NetBeans Plug-in/Rich Client Support Rocks (Already)

In Adding Nodes to the NetBeans IDE's Runtime Window, I reported that I'd updated an old NetBeans plug-in sample that I'd found. Today, I re-implemented the sample using the new apisupport (currently available in post-4.1 development builds only). And it all works perfectly. Setting up the project was much easier than before and I'm really looking forward to further developments in this area of NetBeans. Here's what the Projects window and (a new instance of the IDE's) Runtime window look like now that I've completed this plug-in:

(Note, again, the "Important Files" node in the Projects window above. How cool is that?! In previous blog entries I complained about not being able to access build.xml and in the Projects window. I seem to have not been the only person with that problem!)

By the way, the NetBeans Platform Project homepage has been completely reworked and now gathers everything currently available on plug-ins and rich client development. It provides links to NetBeans sources, Javadoc, mailing lists, articles, tutorials, FAQ, and everything else currently available in this area.


I was trying to play around and make a module. I had turned off Developing Netbeams modules a while ago to reduce start time but I turned it on to mess around. When I went to new project though, I didn't have an option for creating netbeans modules? I tried restarting the IDE a few times. I'm using NB 4.1 on win2k. Any thoughts?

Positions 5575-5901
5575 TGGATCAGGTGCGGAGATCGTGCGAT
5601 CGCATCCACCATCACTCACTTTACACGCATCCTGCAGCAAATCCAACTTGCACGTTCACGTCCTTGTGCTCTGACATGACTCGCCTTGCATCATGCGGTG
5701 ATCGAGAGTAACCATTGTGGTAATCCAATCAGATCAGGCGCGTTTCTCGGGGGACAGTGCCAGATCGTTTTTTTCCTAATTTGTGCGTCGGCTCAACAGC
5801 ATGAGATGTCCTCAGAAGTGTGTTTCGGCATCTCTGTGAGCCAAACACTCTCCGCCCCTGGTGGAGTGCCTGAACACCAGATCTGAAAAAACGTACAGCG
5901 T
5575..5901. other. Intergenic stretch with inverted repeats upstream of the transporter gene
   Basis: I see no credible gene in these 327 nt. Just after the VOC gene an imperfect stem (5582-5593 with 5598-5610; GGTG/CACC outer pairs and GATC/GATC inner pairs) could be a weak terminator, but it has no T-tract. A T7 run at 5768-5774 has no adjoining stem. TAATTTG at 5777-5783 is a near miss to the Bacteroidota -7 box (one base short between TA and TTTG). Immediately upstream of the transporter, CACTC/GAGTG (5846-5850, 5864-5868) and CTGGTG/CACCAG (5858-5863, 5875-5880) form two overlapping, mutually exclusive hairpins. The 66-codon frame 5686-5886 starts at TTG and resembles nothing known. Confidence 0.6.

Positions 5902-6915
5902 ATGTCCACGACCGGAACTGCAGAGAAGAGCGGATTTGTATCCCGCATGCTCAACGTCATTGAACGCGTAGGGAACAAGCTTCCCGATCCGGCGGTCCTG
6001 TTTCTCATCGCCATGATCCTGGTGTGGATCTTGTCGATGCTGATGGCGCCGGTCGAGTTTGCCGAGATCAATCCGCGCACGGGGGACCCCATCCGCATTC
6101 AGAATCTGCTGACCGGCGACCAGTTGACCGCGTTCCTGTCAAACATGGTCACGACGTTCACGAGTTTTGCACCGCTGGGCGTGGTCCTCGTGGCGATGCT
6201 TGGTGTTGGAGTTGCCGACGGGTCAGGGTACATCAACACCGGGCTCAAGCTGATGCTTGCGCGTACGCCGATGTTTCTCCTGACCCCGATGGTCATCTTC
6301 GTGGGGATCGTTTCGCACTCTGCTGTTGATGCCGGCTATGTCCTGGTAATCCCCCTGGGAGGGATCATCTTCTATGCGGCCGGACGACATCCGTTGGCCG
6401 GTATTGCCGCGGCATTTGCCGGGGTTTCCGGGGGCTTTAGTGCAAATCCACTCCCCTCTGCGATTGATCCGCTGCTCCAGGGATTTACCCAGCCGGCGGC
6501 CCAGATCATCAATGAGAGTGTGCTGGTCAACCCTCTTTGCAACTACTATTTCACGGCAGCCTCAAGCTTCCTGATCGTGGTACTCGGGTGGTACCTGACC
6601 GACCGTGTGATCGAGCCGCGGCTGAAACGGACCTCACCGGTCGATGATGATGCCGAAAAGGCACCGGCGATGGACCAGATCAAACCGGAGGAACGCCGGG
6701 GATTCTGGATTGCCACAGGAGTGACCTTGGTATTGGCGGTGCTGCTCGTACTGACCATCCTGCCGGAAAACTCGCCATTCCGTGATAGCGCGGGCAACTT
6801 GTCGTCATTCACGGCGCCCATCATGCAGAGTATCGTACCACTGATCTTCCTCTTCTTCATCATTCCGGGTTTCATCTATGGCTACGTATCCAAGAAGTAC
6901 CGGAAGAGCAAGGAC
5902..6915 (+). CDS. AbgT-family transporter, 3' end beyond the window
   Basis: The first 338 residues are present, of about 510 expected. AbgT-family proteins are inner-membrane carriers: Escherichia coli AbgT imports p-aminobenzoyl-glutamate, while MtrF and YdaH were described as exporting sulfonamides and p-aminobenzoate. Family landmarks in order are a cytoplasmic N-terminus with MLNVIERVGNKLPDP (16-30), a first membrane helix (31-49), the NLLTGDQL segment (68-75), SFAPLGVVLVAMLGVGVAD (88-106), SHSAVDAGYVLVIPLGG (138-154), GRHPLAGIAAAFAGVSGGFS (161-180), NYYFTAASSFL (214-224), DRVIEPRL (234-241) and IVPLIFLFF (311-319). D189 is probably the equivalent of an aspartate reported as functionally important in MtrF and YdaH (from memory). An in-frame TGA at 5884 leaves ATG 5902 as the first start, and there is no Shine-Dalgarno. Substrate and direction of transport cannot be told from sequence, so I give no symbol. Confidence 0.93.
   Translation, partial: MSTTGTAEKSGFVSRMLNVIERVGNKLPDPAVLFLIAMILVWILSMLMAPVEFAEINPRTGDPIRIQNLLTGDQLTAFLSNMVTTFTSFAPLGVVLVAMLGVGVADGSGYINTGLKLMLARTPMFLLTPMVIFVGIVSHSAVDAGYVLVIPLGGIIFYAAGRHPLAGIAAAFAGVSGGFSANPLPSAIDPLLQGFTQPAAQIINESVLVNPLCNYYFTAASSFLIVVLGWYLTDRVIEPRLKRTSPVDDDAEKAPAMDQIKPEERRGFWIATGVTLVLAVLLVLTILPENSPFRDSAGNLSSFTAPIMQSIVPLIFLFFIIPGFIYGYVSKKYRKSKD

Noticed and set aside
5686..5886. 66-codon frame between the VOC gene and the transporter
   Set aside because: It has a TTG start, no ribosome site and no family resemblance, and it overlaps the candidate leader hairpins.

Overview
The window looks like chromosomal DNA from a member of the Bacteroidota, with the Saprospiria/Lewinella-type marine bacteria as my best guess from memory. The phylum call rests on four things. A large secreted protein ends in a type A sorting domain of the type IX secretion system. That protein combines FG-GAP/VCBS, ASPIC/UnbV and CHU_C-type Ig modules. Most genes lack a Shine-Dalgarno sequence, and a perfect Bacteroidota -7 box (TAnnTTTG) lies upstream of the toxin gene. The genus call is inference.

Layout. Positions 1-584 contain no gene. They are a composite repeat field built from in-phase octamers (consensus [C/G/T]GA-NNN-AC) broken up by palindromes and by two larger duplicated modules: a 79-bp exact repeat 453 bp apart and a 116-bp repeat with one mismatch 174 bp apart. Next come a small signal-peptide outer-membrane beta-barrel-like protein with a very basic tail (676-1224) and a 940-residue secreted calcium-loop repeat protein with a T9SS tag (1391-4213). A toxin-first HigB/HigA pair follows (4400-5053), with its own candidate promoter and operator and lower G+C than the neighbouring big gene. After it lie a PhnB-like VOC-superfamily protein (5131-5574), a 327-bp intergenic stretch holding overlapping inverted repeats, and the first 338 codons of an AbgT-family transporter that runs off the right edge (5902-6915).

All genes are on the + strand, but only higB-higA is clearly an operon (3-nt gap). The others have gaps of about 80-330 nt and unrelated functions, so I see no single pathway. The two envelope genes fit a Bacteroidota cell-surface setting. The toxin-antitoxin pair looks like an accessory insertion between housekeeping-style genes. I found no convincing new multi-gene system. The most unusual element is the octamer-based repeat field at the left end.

Posted by guest on June 13, 2005 at 05:30 AM PDT #

Get a NetBeans Dev build (i.e., post-4.1 development build). See for details (and watch this space for a tutorial for this module soon).

Posted by Geertjan on June 13, 2005 at 05:50 AM PDT #

Thanks, I'll do that.. but should the module plugin be working in 4.1?

Posted by guest on June 13, 2005 at 06:27 AM PDT #


Posted by Geertjan on June 13, 2005 at 02:50 PM PDT #

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Geertjan Wielenga (@geertjanw) is a Principal Product Manager in the Oracle Developer Tools group living & working in Amsterdam. He is a Java technology enthusiast, evangelist, trainer, speaker, and writer. He blogs here daily.

The focus of this blog is mostly on NetBeans (a development tool primarily for Java programmers), with an occasional reference to NetBeans, and sometimes diverging to topics relating to NetBeans. And then there are days when NetBeans is mentioned, just for a change.


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